While he did ease up somewhat,
his service was still strong, and
at times he smashed the ball
across the court to give Segura
trouble.
In the doubles, it was Segura
and Jack Kramer pitted against
Gonzales and Don Budge in the
most lop-sided match of the tour-
nament. The Kramer-Segura duo
took it in three straight games as
they completely outclassed Gon-
zales and the great amateur star
of the late thirties and early for-
ties.

Although the team has played 11
games, winning . even of them,
coach Ray Fisher is still uncertain
as to who will be his starting
pitchers after veteran Marv Wis-
niewski.
As expected, Wisniewski has
shown the same fine form this
spring that he displayed last year
when he won three conference
games for the Wolverines. In 31
innings pitched this year, the De-
troit senior has given up but 10
hits, four earned runs, and has
struck out 28 of the opposition.
Levy Also Strong
The big surprise of the young
season has been senior Al Levy.
He has allowed only two earned
runs in his eight innings pitched;
six of these were against a strong
Quantico Marine squad.
The two big disappointments
on the staff, thus far, have been
Dick Peterjohn and Bill Thurs-
ton. Off his showing of last year,
a good deal was expected from
Peterjohn this seas.a However,
the big lefthander has given up
nine hits and six runs in 8% in-
nings pitched. Should he settle
down, Peterjohn will undoubtedly
be a mainstay of the staff.
Thurston, a sharp righthander,

has also been inconsistent so far
He has given up seven runs, and
walked 12 men in eight innings.
The rest of the hurlers have done
fairly well, but have not shown
enough for the tough Conference
competition.
As for the rest of the team, Fish-
er feels they have done as well as
expected.
Branoff Expected Back
In the outfield, Dan Cline has
been playing his usual fine game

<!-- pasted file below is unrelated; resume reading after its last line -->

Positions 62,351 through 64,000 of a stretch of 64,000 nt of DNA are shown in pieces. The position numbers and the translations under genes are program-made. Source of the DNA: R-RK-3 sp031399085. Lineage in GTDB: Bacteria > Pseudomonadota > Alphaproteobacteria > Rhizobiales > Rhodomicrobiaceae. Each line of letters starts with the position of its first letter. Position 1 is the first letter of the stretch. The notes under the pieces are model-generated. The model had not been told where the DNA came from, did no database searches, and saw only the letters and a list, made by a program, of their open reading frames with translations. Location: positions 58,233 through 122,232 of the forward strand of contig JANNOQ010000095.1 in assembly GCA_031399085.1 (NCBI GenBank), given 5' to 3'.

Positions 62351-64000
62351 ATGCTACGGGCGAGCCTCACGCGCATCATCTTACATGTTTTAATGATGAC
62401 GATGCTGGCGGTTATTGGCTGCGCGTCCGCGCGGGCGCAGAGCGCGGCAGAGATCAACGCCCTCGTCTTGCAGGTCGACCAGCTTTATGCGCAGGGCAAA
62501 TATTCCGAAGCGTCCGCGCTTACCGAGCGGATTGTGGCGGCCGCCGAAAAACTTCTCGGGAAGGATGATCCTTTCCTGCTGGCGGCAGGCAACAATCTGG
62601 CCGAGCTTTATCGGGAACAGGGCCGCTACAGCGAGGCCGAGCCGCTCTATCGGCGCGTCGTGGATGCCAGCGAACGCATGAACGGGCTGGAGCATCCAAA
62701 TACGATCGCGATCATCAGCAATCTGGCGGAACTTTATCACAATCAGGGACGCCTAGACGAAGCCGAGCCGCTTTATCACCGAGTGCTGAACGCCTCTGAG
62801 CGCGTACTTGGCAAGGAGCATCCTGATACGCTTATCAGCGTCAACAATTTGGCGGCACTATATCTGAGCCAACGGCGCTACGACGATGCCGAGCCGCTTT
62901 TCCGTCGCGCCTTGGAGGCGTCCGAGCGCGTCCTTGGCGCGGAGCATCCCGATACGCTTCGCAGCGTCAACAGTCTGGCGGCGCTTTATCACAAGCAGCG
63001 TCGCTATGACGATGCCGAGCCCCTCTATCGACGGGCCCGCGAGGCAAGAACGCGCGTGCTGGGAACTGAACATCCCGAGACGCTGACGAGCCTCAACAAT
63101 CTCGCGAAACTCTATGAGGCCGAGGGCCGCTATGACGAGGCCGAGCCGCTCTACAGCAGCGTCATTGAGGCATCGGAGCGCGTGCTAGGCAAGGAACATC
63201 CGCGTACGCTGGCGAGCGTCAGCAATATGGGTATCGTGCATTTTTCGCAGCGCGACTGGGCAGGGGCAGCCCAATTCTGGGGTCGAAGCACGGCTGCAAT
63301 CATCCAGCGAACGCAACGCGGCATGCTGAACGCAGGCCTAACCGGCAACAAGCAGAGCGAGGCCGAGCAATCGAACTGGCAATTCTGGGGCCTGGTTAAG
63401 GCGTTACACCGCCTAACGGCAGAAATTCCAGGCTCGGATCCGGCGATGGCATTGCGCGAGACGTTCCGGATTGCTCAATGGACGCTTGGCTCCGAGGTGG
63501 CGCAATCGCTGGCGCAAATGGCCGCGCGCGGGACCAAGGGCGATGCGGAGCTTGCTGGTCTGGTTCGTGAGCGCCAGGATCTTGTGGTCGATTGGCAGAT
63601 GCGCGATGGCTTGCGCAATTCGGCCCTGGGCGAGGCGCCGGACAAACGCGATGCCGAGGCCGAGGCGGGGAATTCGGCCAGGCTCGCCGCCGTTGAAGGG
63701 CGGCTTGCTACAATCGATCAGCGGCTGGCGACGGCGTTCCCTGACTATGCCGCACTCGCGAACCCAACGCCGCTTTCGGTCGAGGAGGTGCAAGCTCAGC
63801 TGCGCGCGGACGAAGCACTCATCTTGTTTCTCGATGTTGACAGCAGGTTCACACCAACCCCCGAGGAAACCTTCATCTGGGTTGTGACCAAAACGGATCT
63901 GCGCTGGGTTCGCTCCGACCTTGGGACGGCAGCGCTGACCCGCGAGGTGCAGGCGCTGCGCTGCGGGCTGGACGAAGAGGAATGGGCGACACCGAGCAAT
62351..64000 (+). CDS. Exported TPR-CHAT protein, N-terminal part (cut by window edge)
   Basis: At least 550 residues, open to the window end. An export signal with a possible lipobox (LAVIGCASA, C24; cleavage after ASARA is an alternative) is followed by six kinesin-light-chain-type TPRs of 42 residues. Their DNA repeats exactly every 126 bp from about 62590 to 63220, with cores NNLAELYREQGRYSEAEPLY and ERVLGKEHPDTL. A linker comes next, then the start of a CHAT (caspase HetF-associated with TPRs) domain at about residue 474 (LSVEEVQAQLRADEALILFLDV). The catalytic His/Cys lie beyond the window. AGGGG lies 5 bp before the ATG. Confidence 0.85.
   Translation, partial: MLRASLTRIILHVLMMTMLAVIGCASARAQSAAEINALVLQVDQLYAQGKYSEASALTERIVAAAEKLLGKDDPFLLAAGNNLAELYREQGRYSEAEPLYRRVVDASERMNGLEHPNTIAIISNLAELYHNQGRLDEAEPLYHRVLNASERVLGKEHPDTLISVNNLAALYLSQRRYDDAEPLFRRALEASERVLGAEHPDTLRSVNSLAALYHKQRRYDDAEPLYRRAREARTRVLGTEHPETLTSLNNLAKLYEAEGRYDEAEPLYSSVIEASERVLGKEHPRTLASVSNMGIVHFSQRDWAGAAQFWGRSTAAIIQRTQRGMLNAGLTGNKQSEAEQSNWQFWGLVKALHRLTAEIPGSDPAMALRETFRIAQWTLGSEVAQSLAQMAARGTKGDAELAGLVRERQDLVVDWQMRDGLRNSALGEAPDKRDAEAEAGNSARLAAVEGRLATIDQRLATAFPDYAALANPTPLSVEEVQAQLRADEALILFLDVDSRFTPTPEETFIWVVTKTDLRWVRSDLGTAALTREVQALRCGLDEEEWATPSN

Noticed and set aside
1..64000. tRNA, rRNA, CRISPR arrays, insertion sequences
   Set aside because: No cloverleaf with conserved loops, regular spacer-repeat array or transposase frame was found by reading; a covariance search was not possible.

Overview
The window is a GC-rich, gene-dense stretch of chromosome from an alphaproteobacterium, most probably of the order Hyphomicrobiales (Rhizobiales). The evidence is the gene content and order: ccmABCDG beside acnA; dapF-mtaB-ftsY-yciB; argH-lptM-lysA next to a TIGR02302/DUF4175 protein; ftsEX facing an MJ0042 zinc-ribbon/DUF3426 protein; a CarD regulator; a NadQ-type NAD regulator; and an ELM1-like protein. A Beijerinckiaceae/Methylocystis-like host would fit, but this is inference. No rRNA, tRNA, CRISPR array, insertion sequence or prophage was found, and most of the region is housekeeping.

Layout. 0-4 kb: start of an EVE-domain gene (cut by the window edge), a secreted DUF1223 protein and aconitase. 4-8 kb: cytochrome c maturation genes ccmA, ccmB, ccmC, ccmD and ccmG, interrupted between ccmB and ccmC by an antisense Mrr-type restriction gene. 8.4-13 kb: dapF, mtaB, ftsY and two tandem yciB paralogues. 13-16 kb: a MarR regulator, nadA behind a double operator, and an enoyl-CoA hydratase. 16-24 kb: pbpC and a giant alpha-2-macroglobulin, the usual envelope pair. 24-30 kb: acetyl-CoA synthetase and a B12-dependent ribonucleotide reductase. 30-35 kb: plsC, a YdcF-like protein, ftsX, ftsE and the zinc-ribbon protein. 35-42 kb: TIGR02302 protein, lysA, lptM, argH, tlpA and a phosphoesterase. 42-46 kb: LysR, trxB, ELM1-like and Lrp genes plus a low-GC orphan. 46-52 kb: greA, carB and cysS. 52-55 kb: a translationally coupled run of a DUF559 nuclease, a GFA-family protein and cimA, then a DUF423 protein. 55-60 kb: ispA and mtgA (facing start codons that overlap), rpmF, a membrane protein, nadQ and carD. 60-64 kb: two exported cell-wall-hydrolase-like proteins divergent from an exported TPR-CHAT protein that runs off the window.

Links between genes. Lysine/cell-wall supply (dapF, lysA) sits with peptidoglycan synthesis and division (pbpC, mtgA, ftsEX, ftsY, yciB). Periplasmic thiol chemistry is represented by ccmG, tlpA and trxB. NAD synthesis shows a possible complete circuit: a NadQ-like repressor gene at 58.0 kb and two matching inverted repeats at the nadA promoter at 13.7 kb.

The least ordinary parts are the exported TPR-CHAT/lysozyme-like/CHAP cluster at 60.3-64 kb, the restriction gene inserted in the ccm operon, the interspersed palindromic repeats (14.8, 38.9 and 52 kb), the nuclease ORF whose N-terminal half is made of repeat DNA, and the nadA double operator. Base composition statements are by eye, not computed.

as has speedy newcomer Bruce
Fox. Fox leads the team in stolen
bases with six. Tony Branoff has

troit's seventh Stanley Cup vic- goal. This time Delvecchio, a 23-
tory, tying the mark set by Toron- year-old speedster from Ft. Wil-
to. liam, Ont., made quick, short work
It climaxed a pulsating season of the Canadiens with his two
which saw the Red Wings stage a sharp goals.
great rally in the closing weeks 24th at Home
to overhaul Montreal and take the Gordie Howe scored Detroit's
National Hockey League title. other goal as the Red Wings skat-
Frustration Again ed through their 24th straight
For the Canadiens, it was just game at home without losing-a
another chapter in a long story streak stretching back to Dec. 19,
of frustration against the Wings. when the Canadiens handed them
It ws th secnd sraigt y a 5-0 setback.
It was the second straight year After the game was over, there
the Frenchmen extended Detroit was the usual wild mob scene on
to seven games in the finals, and the ice with one innovation.
the second straight year they came All the Canadiens skated over
out on the short end of the score. and shook hands with the Red
Last year it was close-2-1 on Wings--something they didn't do
Torar Leswick's "sudden death" last year.

i
5
4 ..
p I'',
1
I
,J'

I

CONTINUING
SPORTCOAT and SLACK WEEK!
THE RESPONSE HAS BEEN TREMENDOUS - FOR THOSE WHO MISSED THIS
OPPORTUNITY. . .WE'RE CONTINUING THESE SAVINGS A FEW DAYS LONGER.

BATTING AVERAGES
AB H Ave,
Branof ............ 2 1 .500
Eaddy .....t........ 40 13 .325
Ronan .............. 13 4 .308
Cline .,,......,.... 44 13 295
Fox .,............ 45 13 .289
Tippery ............ 45 12 .267
Thurston ..,....., 27 7 .259
Benedict ........... 44 11 .250
Vulkovich ..... 27 6 .222
Tommelein ..... 19 4 .211
Szalwinski ....... 12 2 .167
Snider .............. 22 2 .091
been out with a sore arm, but was
throwing some yesterday and it is
hoped he will be available for reg-
ular picket duty shortly.
Although he is batting .325,
third sacker Don Eaddy has been
somewhat of a disappointment
this year. He has had many
scratch hits, and his bat has
lacked its familiar power. He has
batted in but one run since Mich-
igan returned from the South.
Levy and Jim Clark will pitch
for Michigan against the sopho-
more-studded Toledo squad today.
Michigan does not figure to have
much trouble against the Ohioans,
whom they last played and beat
in 1948.

SPRTCOATS

SLACKS.

$17.50 Values
$22.50 Values

.....$14.95
,...$18.95

$25.00 Values ... .. $20.95
$29.50 Values . . $24.95
$32.50 Values . ... $27.95
$35.00 Values .... .$29.95

$ 7.95 Values
$ 8.95 Values
$10.95 Values
$12.95 Values
$14.95 Values
$16.95 Values

... . .$ 6.45
.....$ 7.45
.....$ 8.45
.... $10.45
.. . . .$12.45
. . . . . $14.45

You expect more value at RABIDEAU-HARRIS -- And you're never disappointed.
PABIDE4UCLOTHIERS
"Where The Good Clothes Come From"

... .

----,

Hillel Services

119 S. Main St.
OPEN MONDAY NITE 'TIL 8:30 - TUES. THRU SAT. 5:30

Ann Arbor

He's Going
to the
BOOK SALE
at the LEAGUE
TODAY

I

I

-----

NN

I,

SENIORS!
LAST DAY

Conducted by
TAU DELTA PHI FRATERNITY
VOICE-SPEAKING CANTATA:
"Liberty"
Choir conducted by Gene Cohen
TONIGHT 7:15 P.M.
HILLEL MAIN CHAPEL
go skimming Into spring
"
*a*!
/ched a r0 b a t
hed se
ich Hmma